Printer Friendly

Leary, Lewis (1906-1990).

critic, professor, editor. Born in Blauvelt, New York, Leary taught at several universities before becoming a professor of English at Columbia University in 1952. He published Idiomatic Mistakes in English in 1932. That Rascal Freneau: A Study in Literary Failure (1941) established his reputation as a research scholar. The Literary Career of Nathaniel Tucker appeared in 1951. Leary edited and contributed to a number of professional periodicals and also edited The Last Poems of Philip Freneau (1945); Articles on American Literature (1947, rev. 1952); Methods and Motive in the Cantos of Ezra Pound (1954); The Unity of Knowledge (1955); Herman Melville's His Fifty Years of Exile (Israel Potter) (1957); Selections from Thoreau (1957); Contemporary Literary Scholarship: A Critical Review (1958); American Literary Essays (1960); and Mark Twain's Letters to Mary (1961). He is also author of Mark Twain (1960) and John Greenleaf Whittier (1961). From 1968 to 1976, he was Professor of English at the University of North Carolina. His other works are Southern Excursions: Essays on Mark Twain and Others (1971); Soundings: Some Early American Writers (1975); and Ralph Waldo Emerson: An Interpretive Essay (1980).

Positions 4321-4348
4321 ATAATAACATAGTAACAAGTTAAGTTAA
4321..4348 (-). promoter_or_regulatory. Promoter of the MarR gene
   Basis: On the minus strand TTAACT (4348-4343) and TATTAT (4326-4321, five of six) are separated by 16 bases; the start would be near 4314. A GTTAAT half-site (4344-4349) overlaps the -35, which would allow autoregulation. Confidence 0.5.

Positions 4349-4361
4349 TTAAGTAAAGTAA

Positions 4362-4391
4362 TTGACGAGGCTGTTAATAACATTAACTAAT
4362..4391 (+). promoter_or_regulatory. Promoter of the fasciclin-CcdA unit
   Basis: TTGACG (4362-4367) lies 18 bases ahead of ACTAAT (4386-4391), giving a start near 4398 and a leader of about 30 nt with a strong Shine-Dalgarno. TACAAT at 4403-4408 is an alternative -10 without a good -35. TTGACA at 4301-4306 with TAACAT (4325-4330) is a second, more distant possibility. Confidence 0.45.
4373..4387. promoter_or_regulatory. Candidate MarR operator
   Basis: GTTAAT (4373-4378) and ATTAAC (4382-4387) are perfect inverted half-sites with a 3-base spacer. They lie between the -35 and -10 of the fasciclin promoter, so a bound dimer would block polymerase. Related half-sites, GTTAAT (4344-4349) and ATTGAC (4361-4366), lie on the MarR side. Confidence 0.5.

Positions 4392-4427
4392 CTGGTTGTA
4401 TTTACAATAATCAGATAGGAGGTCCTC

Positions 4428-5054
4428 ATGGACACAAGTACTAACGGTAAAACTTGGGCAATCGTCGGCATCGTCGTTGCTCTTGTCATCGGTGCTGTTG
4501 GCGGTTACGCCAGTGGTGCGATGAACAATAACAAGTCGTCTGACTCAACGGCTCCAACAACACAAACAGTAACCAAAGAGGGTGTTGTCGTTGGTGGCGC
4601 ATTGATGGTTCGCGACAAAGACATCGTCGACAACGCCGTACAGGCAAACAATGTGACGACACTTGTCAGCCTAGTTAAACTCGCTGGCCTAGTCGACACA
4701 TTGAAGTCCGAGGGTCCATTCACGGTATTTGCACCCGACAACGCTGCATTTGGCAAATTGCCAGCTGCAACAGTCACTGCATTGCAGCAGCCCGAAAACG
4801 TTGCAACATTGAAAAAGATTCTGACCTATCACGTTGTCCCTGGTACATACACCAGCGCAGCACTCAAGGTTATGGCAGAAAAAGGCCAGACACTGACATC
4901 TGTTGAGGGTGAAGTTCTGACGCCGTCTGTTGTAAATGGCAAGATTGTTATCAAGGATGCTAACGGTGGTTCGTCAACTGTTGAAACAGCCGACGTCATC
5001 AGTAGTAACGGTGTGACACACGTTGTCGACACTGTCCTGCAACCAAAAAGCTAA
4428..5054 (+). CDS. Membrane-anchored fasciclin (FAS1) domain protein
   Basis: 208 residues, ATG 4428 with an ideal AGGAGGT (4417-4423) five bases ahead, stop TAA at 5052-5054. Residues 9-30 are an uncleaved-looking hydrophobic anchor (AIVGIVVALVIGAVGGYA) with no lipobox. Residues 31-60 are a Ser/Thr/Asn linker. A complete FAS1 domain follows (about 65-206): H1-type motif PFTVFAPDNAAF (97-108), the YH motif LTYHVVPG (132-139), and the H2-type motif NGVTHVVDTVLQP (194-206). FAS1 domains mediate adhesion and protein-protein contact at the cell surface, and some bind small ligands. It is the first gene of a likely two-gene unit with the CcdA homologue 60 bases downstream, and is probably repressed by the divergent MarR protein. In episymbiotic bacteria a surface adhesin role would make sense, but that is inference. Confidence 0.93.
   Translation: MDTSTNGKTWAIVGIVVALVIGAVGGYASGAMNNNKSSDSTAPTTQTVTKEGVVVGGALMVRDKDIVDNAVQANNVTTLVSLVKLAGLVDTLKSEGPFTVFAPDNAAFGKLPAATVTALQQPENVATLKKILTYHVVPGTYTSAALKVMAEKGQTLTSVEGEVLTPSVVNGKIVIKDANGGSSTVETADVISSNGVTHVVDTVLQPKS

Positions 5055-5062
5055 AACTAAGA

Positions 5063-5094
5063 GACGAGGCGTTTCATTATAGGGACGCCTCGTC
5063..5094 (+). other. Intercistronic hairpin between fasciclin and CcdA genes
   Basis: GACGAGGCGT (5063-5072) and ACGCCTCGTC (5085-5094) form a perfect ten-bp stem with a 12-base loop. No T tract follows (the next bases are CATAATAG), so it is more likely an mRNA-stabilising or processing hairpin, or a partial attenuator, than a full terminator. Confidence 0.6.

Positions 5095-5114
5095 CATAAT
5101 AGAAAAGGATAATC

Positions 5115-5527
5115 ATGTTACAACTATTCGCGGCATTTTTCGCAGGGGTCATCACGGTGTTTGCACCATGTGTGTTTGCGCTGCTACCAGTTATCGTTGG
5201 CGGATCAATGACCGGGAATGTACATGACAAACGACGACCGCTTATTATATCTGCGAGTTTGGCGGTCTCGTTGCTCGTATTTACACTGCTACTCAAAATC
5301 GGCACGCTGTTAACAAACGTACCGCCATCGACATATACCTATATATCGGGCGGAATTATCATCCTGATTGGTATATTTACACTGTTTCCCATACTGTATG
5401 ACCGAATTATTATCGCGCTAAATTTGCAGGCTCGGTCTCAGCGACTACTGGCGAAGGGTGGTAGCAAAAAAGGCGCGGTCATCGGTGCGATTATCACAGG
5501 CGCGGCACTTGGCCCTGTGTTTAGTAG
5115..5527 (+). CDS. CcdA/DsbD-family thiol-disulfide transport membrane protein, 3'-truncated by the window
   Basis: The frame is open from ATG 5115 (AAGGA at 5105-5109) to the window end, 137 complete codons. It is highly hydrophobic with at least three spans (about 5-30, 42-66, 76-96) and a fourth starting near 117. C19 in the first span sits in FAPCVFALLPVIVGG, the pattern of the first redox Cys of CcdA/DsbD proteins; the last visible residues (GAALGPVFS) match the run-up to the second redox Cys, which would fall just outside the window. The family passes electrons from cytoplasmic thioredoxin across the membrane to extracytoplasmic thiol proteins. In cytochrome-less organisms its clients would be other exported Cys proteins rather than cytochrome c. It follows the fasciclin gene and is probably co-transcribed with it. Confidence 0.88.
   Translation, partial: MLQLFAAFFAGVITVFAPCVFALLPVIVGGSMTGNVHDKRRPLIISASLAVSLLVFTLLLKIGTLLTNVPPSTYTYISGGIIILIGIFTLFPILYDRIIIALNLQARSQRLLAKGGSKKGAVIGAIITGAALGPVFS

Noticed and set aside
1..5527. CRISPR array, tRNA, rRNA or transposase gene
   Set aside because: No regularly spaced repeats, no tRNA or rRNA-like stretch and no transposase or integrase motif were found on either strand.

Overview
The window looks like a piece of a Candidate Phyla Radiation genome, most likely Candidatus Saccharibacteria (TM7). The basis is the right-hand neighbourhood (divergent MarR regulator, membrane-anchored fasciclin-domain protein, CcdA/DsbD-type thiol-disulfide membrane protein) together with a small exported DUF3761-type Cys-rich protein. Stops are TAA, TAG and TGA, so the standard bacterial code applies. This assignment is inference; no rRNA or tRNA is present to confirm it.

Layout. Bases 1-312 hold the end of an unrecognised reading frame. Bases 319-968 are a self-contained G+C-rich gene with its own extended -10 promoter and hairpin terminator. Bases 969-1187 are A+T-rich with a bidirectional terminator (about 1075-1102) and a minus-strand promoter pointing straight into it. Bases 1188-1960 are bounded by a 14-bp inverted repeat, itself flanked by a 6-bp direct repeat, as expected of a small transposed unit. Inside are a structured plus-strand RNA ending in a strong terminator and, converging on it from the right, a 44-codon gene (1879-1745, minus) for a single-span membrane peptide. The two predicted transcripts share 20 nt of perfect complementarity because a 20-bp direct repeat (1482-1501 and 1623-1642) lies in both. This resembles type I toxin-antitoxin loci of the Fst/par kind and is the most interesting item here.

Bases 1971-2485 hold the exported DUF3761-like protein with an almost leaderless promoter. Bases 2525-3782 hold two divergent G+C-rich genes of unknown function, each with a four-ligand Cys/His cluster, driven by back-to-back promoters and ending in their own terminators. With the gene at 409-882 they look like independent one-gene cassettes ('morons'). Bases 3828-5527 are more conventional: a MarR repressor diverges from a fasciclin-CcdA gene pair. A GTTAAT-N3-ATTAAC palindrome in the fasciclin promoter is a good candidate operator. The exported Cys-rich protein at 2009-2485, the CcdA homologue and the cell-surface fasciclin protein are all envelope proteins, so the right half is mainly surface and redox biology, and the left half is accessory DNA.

COPYRIGHT 1991 HarperCollins Publishers
No portion of this article can be reproduced without the express written permission from the copyright holder.
Copyright 1991 Gale, Cengage Learning. All rights reserved.

Article Details
Printer friendly Cite/link Email Feedback
Publication:Benet's Reader's Encyclopedia of American Literature
Article Type:Reference Source
Date:Jan 1, 1991
Words:186
Previous Article:Leaf, Munro (1905-1976).
Next Article:Leather-Stocking Tales.
Topics:

Terms of use | Privacy policy | Copyright © 2018 Farlex, Inc. | Feedback | For webmasters